Author's School

Graduate School of Arts & Sciences

Author's Department/Program

Biology and Biomedical Sciences: Neurosciences


English (en)

Date of Award

Spring 3-8-2013

Degree Type


Degree Name

Doctor of Philosophy (PhD)

Chair and Committee

Steven E Petersen


Reading is an important, phylogenetically new skill. While neuroimaging studies have identified brain regions used in reading, it is unclear to what extent these regions become specialized for use predominantly in reading versus other tasks. The goal of this dissertation is to investigate the extent to which reading specialization exists at the region and network level, with a focus on orthography, the visual processing of words and letters.

I used task-based and resting state functional connectivity: rs-fcMRI) studies to investigate the specialization of orthographic processing, purportedly localized to a left occipito-temporal fusiform cortex region. In Chapter 2, we find no visual region specialized for words or letter strings as compared to line drawn pictures and Amharic character strings: which compose the Ethiopian writing system). Rather, the region appears to be generally involved in visual processing with properties useful for reading, including the ability to process complex stimuli in groups.

In Chapter 3, we use rs-fcMRI to demonstrate functional relationships between the left occipito-temporal fusiform cortex and spatial attention regions rather than regions consistently activated in reading tasks.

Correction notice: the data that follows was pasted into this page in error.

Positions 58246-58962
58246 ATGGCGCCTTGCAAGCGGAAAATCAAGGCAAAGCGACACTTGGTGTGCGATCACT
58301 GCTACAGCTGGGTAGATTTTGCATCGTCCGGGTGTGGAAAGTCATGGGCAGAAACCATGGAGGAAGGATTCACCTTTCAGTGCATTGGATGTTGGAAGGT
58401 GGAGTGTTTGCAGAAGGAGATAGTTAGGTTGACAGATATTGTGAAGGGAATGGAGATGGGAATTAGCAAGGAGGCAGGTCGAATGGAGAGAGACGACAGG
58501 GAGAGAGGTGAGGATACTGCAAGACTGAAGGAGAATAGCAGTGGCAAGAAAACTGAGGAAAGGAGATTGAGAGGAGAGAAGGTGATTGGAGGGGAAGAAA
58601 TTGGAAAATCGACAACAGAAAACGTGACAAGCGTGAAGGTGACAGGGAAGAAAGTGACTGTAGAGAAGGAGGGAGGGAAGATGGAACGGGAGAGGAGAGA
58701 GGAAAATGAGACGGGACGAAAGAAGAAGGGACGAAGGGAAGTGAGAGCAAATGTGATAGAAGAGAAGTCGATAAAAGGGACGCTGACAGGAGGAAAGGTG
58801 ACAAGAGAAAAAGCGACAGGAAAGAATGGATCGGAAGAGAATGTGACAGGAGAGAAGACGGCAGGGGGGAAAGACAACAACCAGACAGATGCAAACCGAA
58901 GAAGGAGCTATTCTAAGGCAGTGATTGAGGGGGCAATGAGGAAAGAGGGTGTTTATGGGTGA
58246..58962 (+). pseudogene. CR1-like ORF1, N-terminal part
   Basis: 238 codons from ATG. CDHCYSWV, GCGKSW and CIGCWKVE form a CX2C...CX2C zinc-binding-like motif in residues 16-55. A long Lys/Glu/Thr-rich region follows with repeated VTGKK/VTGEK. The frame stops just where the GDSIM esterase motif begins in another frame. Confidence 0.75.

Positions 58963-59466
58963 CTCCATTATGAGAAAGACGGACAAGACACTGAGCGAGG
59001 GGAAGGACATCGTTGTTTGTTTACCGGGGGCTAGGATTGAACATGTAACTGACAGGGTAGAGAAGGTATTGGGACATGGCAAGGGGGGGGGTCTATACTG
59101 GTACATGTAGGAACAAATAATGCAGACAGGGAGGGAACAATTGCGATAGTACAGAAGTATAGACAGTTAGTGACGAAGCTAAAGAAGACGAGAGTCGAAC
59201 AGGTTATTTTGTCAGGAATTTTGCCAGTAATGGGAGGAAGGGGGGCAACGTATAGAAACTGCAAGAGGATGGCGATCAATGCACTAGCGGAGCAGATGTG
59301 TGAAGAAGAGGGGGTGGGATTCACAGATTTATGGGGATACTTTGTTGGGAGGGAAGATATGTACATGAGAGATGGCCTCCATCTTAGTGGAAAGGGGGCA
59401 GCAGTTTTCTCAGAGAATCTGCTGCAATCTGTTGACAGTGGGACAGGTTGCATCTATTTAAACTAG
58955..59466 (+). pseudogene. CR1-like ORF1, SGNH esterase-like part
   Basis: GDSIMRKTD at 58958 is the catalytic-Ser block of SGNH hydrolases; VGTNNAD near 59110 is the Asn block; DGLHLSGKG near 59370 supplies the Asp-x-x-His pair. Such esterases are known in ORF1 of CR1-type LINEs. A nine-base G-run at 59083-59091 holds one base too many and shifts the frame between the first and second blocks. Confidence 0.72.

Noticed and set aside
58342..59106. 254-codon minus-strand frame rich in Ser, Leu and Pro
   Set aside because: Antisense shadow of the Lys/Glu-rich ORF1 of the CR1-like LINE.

In Chapter 4, we extend these findings by looking at the pattern of functional connectivity in a large network of reading-related regions found in a meta-analysis of reading studies. Using graph theoretic measures on resting state data, we did not find preferential functional connections between regions predominantly used in reading. Rather, we showed the network was basically composed of previously described, more general communities. Comparing the network structure of children and adults also shows few reading specific changes, but rather a change from local to distributed network structure, also seen previously.

In Chapter 5, we describe a comparison of activity during matching and naming tasks, and show task-dependent processing differences in reading-related regions. Such differences also indicate a lack of specificity for reading, and suggest the need for careful task design.

Together these results indicate a lack of neural specialization for reading at either the regional or network level, suggesting that fluent reading is instead performed by co-opting existing neural systems.


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